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((SONICO))

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  • Birthday 01/01/1970

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  1. By connecting it to the fx loop it is supposed to sound clearer. It is also good because it is going straight into the power-amp section rather than going through the pre-amp section. Since it is going straight into the amp rather than after your guitar,your signal to noise ratio will be lower. This being said I rarely use FX loops.
  2. looks like a good idea to me if you are after the p90 sound. And they are wax potted, that is a big plus
  3. hmmm sounds like you neck is busted, sorry to hear that. When adjusting the truss-rod if you do any extreme adjustment let it stand for a day two, that way you will allow the neck to accommodate. but if you try to twist it back and forth trying to get it right fast, chances are that you are going to break it. adjusting old necks is a pain man.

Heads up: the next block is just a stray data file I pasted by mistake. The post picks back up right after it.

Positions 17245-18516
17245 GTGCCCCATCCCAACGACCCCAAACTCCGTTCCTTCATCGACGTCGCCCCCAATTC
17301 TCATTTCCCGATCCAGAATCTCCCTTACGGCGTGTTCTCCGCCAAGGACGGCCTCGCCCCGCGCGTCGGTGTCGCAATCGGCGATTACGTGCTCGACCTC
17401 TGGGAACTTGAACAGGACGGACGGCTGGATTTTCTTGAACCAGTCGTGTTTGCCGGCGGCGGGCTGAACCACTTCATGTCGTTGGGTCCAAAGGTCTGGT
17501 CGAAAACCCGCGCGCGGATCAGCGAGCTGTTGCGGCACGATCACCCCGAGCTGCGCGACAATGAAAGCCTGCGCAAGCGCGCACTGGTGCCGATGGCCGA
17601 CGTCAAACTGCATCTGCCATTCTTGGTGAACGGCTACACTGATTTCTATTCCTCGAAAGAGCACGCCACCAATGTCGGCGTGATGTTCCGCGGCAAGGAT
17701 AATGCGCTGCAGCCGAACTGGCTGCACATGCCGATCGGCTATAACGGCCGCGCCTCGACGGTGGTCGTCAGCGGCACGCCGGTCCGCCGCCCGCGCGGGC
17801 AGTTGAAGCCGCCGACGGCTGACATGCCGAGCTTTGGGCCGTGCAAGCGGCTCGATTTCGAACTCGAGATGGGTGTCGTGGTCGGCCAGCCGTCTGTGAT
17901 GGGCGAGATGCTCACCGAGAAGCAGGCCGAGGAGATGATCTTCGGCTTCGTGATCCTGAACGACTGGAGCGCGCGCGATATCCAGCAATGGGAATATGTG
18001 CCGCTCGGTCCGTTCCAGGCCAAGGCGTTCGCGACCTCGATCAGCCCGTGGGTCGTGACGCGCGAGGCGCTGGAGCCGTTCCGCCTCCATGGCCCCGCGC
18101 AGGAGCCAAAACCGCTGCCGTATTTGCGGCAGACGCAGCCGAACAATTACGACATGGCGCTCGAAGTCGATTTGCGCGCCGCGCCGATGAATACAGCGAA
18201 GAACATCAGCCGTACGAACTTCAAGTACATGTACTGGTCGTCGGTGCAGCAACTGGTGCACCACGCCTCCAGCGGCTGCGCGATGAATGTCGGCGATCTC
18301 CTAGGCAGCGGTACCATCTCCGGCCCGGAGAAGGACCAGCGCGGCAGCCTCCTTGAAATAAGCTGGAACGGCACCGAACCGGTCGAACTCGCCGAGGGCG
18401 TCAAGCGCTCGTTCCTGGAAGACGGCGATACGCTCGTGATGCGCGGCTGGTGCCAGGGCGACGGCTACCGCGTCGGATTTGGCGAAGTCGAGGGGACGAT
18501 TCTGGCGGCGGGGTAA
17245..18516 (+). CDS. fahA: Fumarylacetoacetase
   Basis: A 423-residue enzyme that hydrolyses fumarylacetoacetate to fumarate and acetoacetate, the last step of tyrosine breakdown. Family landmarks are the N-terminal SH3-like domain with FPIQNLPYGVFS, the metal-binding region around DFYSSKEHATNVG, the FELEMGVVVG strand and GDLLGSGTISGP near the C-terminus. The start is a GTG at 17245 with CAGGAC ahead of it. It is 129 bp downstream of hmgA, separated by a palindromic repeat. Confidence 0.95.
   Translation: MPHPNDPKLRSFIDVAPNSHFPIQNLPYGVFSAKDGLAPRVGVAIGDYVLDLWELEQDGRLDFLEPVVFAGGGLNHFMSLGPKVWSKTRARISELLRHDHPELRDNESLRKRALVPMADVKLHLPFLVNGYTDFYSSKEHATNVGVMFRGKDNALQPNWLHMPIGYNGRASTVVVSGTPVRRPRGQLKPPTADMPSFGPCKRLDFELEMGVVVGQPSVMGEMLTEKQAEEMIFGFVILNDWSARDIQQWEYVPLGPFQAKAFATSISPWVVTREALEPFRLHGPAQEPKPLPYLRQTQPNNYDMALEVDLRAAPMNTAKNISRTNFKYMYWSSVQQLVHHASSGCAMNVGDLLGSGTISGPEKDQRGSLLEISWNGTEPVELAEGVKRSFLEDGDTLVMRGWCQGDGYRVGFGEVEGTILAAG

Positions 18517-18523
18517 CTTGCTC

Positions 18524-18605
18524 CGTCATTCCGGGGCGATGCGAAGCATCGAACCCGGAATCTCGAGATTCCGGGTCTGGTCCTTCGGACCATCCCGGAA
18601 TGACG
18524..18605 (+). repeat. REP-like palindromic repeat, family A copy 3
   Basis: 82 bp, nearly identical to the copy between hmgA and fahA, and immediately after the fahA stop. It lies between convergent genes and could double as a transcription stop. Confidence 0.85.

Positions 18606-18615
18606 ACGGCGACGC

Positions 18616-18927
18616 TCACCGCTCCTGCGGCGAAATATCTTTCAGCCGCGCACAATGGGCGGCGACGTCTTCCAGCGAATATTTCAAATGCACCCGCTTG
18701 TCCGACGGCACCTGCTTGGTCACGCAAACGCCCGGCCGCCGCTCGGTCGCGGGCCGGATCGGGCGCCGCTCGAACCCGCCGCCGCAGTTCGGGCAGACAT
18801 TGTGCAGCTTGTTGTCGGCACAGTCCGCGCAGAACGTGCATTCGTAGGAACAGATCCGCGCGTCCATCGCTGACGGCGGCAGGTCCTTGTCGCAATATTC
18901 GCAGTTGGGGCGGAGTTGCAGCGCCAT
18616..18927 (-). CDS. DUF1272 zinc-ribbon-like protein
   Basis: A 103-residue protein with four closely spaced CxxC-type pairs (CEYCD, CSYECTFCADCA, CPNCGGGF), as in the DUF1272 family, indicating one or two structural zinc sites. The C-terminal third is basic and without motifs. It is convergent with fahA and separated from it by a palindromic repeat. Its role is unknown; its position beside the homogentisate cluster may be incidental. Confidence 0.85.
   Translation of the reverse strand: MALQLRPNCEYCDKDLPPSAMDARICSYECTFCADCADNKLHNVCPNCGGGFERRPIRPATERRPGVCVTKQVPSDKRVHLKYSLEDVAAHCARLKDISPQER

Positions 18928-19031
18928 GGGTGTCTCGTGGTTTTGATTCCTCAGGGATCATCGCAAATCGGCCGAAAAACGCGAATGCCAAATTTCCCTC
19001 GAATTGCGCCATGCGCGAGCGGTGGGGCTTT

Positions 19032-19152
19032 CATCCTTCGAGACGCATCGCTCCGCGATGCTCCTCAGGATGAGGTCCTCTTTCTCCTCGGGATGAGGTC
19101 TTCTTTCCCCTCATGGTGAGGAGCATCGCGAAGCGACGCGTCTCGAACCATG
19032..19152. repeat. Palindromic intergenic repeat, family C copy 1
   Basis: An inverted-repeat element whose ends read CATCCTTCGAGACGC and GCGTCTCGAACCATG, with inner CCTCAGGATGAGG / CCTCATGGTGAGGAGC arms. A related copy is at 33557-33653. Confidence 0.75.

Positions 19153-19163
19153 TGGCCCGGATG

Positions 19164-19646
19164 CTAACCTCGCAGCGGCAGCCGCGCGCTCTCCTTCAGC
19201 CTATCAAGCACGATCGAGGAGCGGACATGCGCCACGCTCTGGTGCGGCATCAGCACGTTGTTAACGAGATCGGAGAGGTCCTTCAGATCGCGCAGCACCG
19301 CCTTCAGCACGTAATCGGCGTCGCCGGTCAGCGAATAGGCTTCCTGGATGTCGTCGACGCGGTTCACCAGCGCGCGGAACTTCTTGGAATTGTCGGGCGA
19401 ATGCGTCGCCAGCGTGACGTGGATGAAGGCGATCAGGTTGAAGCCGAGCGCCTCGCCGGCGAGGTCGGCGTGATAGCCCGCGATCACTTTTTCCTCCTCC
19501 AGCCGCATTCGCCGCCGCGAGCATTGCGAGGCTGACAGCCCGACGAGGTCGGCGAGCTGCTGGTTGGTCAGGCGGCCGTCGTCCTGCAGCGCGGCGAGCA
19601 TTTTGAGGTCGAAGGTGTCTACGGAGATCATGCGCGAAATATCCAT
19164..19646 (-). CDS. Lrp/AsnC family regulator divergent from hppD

4. yeah, knowing your gear is a whole different story. I've heard excellent recordings out of 4 track cassette players while I've also heard horrible sessions recorded on pro tools.
  5. I sold mine and now I'm planning to get another one. There is really something about them. they beg to be played